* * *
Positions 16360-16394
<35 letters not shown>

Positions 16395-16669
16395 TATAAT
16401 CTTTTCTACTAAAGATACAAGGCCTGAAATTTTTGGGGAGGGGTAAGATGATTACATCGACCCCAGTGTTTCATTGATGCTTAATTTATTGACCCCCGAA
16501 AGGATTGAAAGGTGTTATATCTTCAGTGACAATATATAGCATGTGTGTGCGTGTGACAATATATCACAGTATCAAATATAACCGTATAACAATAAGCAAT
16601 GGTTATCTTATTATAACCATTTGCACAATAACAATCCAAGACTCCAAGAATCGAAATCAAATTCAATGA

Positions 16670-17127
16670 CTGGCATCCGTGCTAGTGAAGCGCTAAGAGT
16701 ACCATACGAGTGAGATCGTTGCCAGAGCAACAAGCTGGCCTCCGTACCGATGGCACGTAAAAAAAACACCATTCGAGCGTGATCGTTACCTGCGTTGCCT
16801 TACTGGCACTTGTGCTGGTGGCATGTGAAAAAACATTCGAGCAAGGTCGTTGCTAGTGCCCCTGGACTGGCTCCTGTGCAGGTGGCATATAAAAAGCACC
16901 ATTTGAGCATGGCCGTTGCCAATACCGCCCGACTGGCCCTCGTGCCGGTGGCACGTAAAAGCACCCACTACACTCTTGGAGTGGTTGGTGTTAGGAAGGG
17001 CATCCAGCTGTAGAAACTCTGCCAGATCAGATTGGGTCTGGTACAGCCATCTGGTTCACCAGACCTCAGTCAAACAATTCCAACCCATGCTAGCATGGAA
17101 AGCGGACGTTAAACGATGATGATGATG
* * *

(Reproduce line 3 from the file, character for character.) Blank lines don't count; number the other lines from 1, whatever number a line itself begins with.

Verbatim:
Positions 16395-16669